Bug #1977

mod_usertrack generates same cookie value on different lighttpd instances

Added by olemartin over 10 years ago. Updated over 10 years ago.

Target version:
Start date:
Due date:
% Done:


Estimated time:
Missing in 1.5.x:


We are using mod_usertrack in a "clustered" environment with several servers. If two new users are requesting a page from two different servers during the same second, they get the same cookie value.

Could you please add something that makes the value more unique?



Updated by stbuehler over 10 years ago

  • Priority changed from High to Low

The hash includes rand(), and that should be enough imho. (I guess the call to srand() is missing.. but i don't think srand(time(0)); would help in critical cases, as you probably started them at the same time).

And you could of course your own usertracking with mod_magnet and the magnet.attract-raw-url-to handler.


Updated by olemartin over 10 years ago

It should be enough, but apparently it isn't :-)

I don't know much C, but from what I can understand from your code, it does something like this:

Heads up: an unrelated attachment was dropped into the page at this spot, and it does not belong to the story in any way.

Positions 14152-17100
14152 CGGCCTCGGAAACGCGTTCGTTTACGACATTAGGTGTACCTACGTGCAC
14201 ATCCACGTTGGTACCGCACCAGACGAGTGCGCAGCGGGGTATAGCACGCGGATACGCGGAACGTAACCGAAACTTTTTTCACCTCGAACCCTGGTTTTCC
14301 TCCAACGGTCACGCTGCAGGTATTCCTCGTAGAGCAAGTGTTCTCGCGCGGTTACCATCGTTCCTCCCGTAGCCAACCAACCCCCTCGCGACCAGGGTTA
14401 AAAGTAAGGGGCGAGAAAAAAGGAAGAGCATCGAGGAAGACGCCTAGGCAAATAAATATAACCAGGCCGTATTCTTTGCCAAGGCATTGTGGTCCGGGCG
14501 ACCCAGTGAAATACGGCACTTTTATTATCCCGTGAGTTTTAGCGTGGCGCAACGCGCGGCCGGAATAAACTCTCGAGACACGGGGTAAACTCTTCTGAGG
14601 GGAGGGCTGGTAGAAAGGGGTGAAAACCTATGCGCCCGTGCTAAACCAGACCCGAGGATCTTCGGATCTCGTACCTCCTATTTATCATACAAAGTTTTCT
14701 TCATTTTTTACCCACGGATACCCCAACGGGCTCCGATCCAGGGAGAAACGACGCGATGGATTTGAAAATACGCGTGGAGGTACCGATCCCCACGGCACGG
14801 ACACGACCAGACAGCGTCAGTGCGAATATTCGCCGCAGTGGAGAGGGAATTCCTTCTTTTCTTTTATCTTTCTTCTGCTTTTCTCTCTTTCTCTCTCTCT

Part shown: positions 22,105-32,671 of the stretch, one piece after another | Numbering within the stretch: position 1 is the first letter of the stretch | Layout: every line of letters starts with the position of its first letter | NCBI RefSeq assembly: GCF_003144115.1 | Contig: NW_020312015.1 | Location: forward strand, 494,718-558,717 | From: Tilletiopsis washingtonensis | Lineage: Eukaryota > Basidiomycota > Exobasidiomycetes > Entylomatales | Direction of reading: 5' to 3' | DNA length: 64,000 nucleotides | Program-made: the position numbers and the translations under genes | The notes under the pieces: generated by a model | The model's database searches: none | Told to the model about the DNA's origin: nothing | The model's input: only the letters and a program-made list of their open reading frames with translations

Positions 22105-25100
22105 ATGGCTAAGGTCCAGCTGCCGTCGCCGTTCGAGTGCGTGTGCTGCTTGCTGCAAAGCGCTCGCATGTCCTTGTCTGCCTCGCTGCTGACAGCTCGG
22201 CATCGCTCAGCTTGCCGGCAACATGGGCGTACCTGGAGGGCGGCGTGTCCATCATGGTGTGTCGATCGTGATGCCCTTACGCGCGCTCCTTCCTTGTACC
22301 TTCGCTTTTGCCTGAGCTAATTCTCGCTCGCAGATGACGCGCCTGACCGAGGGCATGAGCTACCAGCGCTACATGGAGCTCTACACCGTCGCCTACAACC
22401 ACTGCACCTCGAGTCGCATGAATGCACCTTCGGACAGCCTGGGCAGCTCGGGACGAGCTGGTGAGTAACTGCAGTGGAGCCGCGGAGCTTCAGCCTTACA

1. Generate a random value
2. Check if it's already used
3. If it's already used, add a value to the value and move along.

It seems like if 1. happens on two servers in the same second, the same value is generated. If you could seed the random generator with server startuptime or something, that would be great. They will never start up in the same millisecond.

Btw, how exactly do I use mod_magnet to generate unique cookies for my users?


Updated by stbuehler over 10 years ago

If you want you can try to add "srand(time(0));" in the main() function of lighty. (time() returns seconds, not milliseconds)

There is no check if a value is already used. It is just a random value.

And you should document how you reproduce the bug - i still don't really believe that this is likely to happen.


Updated by olemartin over 10 years ago

These are logentries from our haproxy server which logs the value of the cookie.
The ip-addresses are the ip-address of the client.
server01-01 and server01-02 are the names of our backend lighttpd servers

May  8 00:21:46 haproxy[3387]: [08/May/2009:00:21:45.993] server01-01 - cookiename=491b25ef46f5f4e8b63eae6 "GET / HTTP/1.1" 

May  8 00:21:46 haproxy[3387]: [08/May/2009:00:21:45.980] server01-02 - cookiename=491b25ef46f5f4e8b63eae6 "GET / HTTP/1.1" 

As you can see from the logs: Two different clients get the same cookievalue from two different servers.


Updated by olemartin over 10 years ago

It makes sense that rand default calls srand(time(0)) because that is exactly what happens in this case.

For a given seed (starting value), the sequence of numbers that rand() returns will always be the same.

If both servers are called with the same seed, ie time(0), they will generate the same sequence of numbers during the same second. I guess we will have to find something unique for the given lighttpd process. A combination of ip-address, pid, etc..